OPPORTUNITY: Call For Participation to the ACC Weimar Residency
The National Gallery of Zimbabwe has sent us a call for the 2017 ACC Weimar Residency and here is a bit of information on it.
Peace activist Emma Goldman proclaimed, “If I canʼt dance, I donʼt want to be part of your revolution”. The
convergence and contact between art and revolution, the time they have spent together have never been a
waste. They did each other infinite good, felt attracted to each other, never quite sure – a fling, nothing serious.
Why are we fascinated by art and revolution? Is it the dissolution of tradition, spontaneous action, accelerated
accomplishment, free expression, new hope, uncertain outcomes?
2017 marks the 100th anniversary of the “Great Socialist October Revolution” in Russia. An anniversary that, as
is the way with such things, will be commemorated. The “greatest act of liberation in human history” changed
the world, shaped the fate of countless millions. Its subsequent development, the USSR, disintegrated in 1991.
In 2003, a new era of revolution dawned – from the Rose, Orange, Cedar, Tulip, Saffron and Jasmine
Revolutions to the Arab Spring (2010-), the Arabellion.
The Studio Program is looking for the legacies, lessons and consequences of epochal events, for their
aftershocks, for the appreciable effects and the form of revolutionary energies and ideas from previous
upheavals in the present, for what remains: How have cultures, methods and myths, such as susceptibility to
manipulation, mediatization and the acceleration of political violence transformed in the 21st century, into the
terrorist organization Daesh? And where do revolutions fail? Do we fear the “fitful catching-up of hindered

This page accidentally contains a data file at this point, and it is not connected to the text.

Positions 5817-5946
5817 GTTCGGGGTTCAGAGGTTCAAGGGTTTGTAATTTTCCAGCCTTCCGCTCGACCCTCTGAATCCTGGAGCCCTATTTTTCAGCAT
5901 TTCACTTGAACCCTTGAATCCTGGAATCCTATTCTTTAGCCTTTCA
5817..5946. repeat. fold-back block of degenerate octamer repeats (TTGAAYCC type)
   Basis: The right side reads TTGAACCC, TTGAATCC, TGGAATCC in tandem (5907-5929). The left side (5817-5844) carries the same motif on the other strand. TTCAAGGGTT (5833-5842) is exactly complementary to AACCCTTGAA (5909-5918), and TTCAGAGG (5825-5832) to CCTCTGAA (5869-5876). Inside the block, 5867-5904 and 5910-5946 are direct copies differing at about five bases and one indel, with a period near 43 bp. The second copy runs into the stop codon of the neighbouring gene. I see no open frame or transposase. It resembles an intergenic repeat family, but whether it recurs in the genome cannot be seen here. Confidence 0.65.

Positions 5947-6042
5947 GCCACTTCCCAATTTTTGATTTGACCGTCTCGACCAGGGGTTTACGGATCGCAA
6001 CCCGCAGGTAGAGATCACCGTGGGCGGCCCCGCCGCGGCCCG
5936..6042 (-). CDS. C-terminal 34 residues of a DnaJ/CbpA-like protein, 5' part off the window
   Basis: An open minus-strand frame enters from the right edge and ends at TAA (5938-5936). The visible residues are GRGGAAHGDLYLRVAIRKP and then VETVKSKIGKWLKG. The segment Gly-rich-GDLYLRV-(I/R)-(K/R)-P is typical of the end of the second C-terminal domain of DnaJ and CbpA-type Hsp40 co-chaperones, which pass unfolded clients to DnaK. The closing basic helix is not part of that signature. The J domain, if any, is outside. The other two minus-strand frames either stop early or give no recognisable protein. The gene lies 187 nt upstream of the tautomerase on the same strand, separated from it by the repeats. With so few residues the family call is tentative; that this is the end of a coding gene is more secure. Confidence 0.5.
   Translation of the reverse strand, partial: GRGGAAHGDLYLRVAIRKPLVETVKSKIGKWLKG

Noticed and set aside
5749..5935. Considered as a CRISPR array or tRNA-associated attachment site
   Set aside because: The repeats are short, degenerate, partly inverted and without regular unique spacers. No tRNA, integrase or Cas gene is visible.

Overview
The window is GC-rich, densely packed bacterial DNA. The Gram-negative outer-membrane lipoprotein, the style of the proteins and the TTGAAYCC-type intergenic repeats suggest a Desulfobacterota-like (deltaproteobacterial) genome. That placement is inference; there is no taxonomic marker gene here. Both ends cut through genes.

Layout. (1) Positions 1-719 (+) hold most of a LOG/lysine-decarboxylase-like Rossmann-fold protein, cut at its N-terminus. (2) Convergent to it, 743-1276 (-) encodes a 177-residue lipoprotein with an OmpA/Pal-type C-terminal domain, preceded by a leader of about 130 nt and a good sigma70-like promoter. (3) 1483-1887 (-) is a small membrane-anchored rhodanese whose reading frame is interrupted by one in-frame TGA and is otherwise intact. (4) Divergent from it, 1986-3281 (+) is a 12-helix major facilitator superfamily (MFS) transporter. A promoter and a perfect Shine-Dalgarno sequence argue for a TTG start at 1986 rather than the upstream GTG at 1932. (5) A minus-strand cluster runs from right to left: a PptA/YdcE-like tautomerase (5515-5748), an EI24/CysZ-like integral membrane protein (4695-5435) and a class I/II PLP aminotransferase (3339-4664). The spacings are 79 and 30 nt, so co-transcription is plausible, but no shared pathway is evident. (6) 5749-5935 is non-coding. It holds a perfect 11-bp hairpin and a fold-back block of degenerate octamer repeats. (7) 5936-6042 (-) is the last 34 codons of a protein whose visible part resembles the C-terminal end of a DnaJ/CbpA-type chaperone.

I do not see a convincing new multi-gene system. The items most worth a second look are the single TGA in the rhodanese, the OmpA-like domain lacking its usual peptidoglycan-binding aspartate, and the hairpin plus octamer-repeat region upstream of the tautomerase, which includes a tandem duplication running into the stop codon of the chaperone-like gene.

development” (Marx) – whether failed or successful – with its momentum, which often cannot be controlled by
either revolutionaries, the “masses” or elites, or do we long for it?
Surely the fascination with turmoil and rebellion, upheaval and overthrow, revolt and revolution lies in that we
can view them as only too natural, understandable, human or just when social uneasiness and resentment
spread, when groups of people live for long periods of time with the certainty that there is no hope of
improvement – dominated, oppressed, unfairly treated. But the difficult transformations and the associated
willingness to sacrifice the individual that a radical change entails distress us.
Can humanity learn from earlier upheavals? Can an evolutionary theory of revolution be written? Does the
Wende, the bloodless Peaceful Revolution of 1989 in East Germany, show us that change can be non-violent
and leaderless? How securely anchored are Lenin’s “mass shootings are a legitimate means of revolution” or
Ataturk’s “a revolution that’s not based on blood will never be” in the revolutions of the present day?
Do we still believe in art as a civilizing force? Does the avant-garde still go hand-in-hand with policy makers,
whether in the Ukraine, Lebanon, Tunisia or Egypt? Can art change society? Revolutionize politics?
According to the revolutionary Alexandra Kollontai, the vision of the October Revolution, of Communism, is a
society whose bindings are of such tenderness that she no longer needed to escape into marriage – a romance.
Artists who would like to create work about the social phenomenon of upheaval, coups and revolutions can
apply to participate in the 23rd International Studio Program of the ACC Galerie and the City of Weimar.
To apply online go to http://iapaccweimar.submittable.com/submit
All applications must be submitted by 16 October 2016.